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Teaching Math to Support Social-Emotional Learning

Published: May 17, 2024

All means all. Not “some” or “most,” but every single person deserves to have a humanizing math experience that affirms themselves as a math learner. The vast majority of teachers All Learners Network (ALN) has interacted with hold this value as truth, and yet they are still asking- what does that look like? How can I make that happen? How do I sustain the routines and practices to ensure all students are learning math well? 

The COVID-19 pandemic highlighted the disparities in the traditional delivery of, and access to, quality math instruction. These disparities effectively excluded certain students from college and career opportunities. Having a better understanding of these disparities has encouraged teachers to recognize, acknowledge, and work to close this instructional gap.  This, however, cannot be done without also supporting students’ social and emotional well-being.  We at ALN know that this is a lot. It is difficult but important work. It is our job to support teachers in providing high-quality instruction to all students while also tending to their social and emotional well-being. We need to teach all learners math while also validating their humanity.

The specific skills, habits, and mindsets that make up the Social Emotional Learning (SEL) Competencies, are necessary for a student to feel safe and valued in the classroom community. An inclusive and positive classroom culture is influenced and developed through the use of instructional routines and community-building techniques that support students in their social-emotional well-being. We have found that structuring math learning opportunities using the Collaborative for Academic, Social, and Emotional Learning’s (CASEL) Three Signature Practices encourages all students to feel like essential members of the learning community. 

These signature practices include an opening, inclusive activity (we call this a Launch), engaging instructional strategies, and an optimistic closure (CASEL, 2019). Using CASEL’s framework, all teachers can provide high-quality instructional opportunities while supporting students’ social-emotional learning. 

Open each class with a welcoming, inclusive activity (CASEL, 2019).

In math class, we at ALN use a Launch, or a Number Sense Routine, in the first 5-15 minutes of every balanced math block for purposeful, discussion-rich learning opportunities. The purpose of this time is to encourage all students to engage in the math lesson for the day within the first 5 minutes of the math block (Lang, 2016). Launch is a daily repetitive task where student voices dominate discussions to help them begin to recognize patterns and make generalizations. These Launch tasks could practice, strengthen, or introduce new mathematical ideas. The Launch should be engaging and open-ended enough that all students can participate, and ensure that their ideas are accepted and respected by the community of learners.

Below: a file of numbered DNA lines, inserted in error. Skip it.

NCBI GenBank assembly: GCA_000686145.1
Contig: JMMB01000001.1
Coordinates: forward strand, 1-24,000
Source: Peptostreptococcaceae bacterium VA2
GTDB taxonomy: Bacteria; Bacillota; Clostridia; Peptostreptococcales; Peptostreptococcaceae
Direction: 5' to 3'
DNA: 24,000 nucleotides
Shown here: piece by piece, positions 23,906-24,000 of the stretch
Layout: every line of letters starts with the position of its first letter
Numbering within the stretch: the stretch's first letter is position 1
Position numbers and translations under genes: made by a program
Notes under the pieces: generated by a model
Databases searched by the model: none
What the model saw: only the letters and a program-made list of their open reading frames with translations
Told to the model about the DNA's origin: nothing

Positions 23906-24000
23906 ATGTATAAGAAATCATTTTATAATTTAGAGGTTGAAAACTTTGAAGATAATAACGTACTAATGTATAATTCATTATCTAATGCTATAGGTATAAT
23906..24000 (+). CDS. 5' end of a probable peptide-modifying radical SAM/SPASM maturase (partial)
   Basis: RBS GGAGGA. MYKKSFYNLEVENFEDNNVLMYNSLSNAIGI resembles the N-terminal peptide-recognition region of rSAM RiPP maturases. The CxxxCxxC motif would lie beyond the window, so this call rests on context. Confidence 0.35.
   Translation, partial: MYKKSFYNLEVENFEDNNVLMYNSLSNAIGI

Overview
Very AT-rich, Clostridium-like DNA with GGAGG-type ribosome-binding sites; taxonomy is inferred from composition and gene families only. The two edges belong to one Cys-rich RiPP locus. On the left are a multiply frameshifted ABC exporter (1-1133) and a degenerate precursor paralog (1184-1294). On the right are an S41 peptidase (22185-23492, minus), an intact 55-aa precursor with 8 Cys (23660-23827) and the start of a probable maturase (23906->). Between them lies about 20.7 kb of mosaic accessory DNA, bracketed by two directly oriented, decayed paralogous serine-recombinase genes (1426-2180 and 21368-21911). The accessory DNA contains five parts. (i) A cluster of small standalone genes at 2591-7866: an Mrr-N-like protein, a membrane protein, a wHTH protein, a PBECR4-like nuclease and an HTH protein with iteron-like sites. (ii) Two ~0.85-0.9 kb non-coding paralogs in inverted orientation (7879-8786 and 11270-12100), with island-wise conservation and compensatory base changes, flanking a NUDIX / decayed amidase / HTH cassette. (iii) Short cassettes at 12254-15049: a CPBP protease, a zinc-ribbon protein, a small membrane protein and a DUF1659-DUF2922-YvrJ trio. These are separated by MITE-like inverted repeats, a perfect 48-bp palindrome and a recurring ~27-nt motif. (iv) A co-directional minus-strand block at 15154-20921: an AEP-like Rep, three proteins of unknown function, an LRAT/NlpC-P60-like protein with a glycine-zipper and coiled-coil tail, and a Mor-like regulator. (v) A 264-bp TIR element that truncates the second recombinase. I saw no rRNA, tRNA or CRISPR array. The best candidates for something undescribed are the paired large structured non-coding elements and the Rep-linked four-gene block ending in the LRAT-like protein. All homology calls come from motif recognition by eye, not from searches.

Embed engaging instructional strategies (CASEL, 2019).

The Center for Applied Special Technology (CAST) created UDL Guidelines as a tool for teachers to use when implementing the Universal Design for Learning (UDL). This UDL framework improves and optimizes teaching and learning for all people based on scientific insights into how humans learn. These guidelines offer concrete suggestions to ensure that all learners can access and participate in meaningful, challenging learning opportunities. One component of these Guidelines is engagement. CAST describes engagement as being “engaged or motivated to learn” (CAST, 2018). Instructional strategies that support engagement include recruiting interest, sustaining effort and persistence, and supporting self-regulation (CAST, 2018). We use strategies like “turn and talk” (e.g. think, then talk with a partner and share your collaborated idea or revoice your partners’ idea)” or “gallery walk” (e.g. display student work and walk around and make comments)”  that are facilitated by the teacher to promote students’ diverse ideas being at the forefront of the class community (CASEL, 2019). Providing opportunities for students to reflect on their own thinking as well as compare and contrast classmates’ thinking can support connection and build empathy. We’ve observed that when students have multiple opportunities to explain or compare and contrast their thinking to their peers, there is a further emphasis on a growth mindset and celebrates diverse ways of thinking.